Monday, May 19, 2014

My Wonderful, Unfunny Vacation

If you're a Facebook friend of mine, you know that we went on vacation last week. We traveled a bazillion hours in our old, and decidedly uncomfortable, fifteen-passenger van from Indiana to Holden Beach, North Carolina. 
Eon, impatiently waiting for his turn to load in.
In a rare moment of genius early last fall, I rented us a house on the beach, rightly thinking the ocean may be the one vacation idea that would appeal to the broad range of ages and abilities we have in this family. There's nothing quite like thinking/hoping/praying that you got it right in the months/days/hours leading up to it, but still having that nagging little snitch of doubt in the back of your mind until that glorious moment you walk through the door of the home and the view literally causes you to take a step back and you know, with complete assurance, you did good!

View from our deck
The kids had a marvelous time which has only gotten better with the re-telling as memories often do. We learned tides and undertows, hunted shells, created castles of sand, and met new creatures. We played games and watched movies, and did lots and lots of laundry, just like home. This will be remembered as one of the best family vacations we've had. 

But behind all the funny Facebook posts and the happy pictures was another story. 

I tend to color my world with humor, not because I try to "spin" it, but simply because that's how I choose to see it. I'm blessed enough to be married to someone who can usually see the funny, even when it eludes me. Together, we choose to laugh when chaos abounds, which is much of the time in our house. 

But sometimes, laughter doesn't come until later. Sometimes, circumstances are just hard. 

Vacation with Bo was hard. 

All of his behaviors were magnified in this strange place away from home. He threw things. All the time. I don't know that we've really child-proofed our own house, necessarily. It's more like he's already broken everything breakable and we can relax knowing that all the damage has already been done. So in the vacation home, we put up everything breakable that was noticeably within reach, but he also climbs and kept finding more things to throw. He knocked pictures off of walls, threw the remote controls, chucked the Jenga pieces at the big screen TV, cleared water bottles off of end tables, etc. (Oh, crud. That reminds me. I don't think I rehung the pictures I stowed in the boys' room closet. Bummer.)

We were constantly on edge. 

We also forgot his booster seat to keep him contained during meals which means if we took our eyes off of him for one second, he was on the table throwing dishes or trying to get at the hanging light fixture. Even contained, he throws food...pre or post-chewed. Nothing like getting chucked in the head by a glob of chewed up corn dog. We have a rotating seating chart so we can share the "fun" of sitting directly in his path.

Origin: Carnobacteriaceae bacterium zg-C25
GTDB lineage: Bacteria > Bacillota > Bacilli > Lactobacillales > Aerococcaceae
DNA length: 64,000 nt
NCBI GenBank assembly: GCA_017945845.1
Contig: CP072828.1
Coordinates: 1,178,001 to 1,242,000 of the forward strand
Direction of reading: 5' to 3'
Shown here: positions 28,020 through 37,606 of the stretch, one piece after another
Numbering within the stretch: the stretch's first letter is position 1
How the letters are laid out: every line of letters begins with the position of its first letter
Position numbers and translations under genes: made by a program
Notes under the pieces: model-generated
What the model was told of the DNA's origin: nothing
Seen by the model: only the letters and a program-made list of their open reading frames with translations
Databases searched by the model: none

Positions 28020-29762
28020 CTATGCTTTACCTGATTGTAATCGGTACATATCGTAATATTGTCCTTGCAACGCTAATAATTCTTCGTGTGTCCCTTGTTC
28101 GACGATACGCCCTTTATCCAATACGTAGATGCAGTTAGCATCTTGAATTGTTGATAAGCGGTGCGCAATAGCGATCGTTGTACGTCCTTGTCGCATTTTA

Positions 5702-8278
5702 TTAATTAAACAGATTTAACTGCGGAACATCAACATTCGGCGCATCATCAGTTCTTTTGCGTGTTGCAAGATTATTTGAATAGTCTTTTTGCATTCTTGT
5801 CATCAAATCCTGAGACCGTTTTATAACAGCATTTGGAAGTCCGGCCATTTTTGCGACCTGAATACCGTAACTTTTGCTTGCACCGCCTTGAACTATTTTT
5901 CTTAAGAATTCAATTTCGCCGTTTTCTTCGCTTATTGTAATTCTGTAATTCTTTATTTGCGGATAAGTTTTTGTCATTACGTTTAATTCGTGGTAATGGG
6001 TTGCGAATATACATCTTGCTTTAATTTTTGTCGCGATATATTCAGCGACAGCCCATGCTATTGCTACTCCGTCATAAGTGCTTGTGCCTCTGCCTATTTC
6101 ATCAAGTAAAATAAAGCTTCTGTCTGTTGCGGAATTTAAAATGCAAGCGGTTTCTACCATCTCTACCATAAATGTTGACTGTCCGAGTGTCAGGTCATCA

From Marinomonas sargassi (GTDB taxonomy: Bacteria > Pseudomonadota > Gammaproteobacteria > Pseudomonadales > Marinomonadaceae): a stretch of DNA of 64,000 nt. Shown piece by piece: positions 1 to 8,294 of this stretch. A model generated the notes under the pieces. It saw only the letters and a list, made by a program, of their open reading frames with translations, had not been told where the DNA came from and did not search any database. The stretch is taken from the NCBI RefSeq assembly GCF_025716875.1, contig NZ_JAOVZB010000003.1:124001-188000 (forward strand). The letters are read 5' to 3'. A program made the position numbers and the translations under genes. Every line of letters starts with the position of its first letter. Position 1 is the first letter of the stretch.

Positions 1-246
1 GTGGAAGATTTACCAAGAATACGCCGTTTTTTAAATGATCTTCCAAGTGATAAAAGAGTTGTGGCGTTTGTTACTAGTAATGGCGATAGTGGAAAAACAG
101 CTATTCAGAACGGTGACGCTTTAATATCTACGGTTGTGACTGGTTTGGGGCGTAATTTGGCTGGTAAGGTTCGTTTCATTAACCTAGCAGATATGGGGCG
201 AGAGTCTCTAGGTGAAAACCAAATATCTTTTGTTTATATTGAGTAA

Bo loved the ocean...which was right outside our back patio. Thankfully, the backdoor latch had a trick that only the older kids could figure out, but still, with that many people coming and going it was a constant refrain of, "Is the back door locked?" and a small surge of adrenaline while waiting for an affirmative answer. As he can climb out of the pack-n-play, I became OCD in my need to wake and check the door locks multiple times per night and dreamed every night that we lost him to the waves. 

Because he could see it through the windows, he cried most of the time he wasn't actually in the water. And by crying, I mean pinching, hitting, and kicking us at the same time to express his displeasure. When that failed to yield the desired result, he would simply wail and hit himself. Distraction was futile. 

In the water, he would sit and let the waves wash up to his belly. If a wave looked like it was coming in too fast, he stood up to greet it showing that he was able to learn a healthy respect for this giant bathtub which baffles me as we seem to be incapable of teaching him the simplest of things. He splashed and threw sand and had a great time until he grew bored and tried to run away, repeatedly. He is a very fast little boy. We are very tired parents. 

The details are softening, even now, a few days home. I've no doubt if I didn't write this post, we'd minimize it in our minds. But I don't want to forget. Sometimes, I think it's good to acknowledge that life with special needs is harder than without. I need to recognize that there is a reason that I'm tired. I need you to know that if I seem defensive or edgy, I could use some extra grace. Because while I laugh and enjoy and love this life, sometimes it's hard.

We will laugh about it all again. In fact, we stopped at Cracker Barrel on the way home. Predictably, it was a disaster. Bo got ahold of the peg board and threw it, scattering pegs across the restaurant. Little people changed their orders a thousand times. Middle people kept leaving the table for potty breaks. Bo fed himself really well until we let our guard down and then chucked food which was horrifying. My oldest and I spent more time on the floor picking up after him than we did eating and gulped our food down at the last second. Finally, the big kids took everyone to the van so we could pay (we're big tippers, by the way. I always try to minimize the awful impression we leave by a big tip) and I looked at Shawn and smirked, "You just brought us here so we'd be so traumatized we wouldn't want to stop the rest of the way home."
 "Bingo!" he laughed. 

Sometimes we laugh because of the special needs in this family, and sometimes, it's in spite of them. But always, even in the hard and the unfunny, we are grateful that we get to do this together. I wouldn't trade any of these people.


  1. I can picture every minute-- the good and the bad. Sigh. This messy, blessed life we lead ...

  2. Agreeing with Heather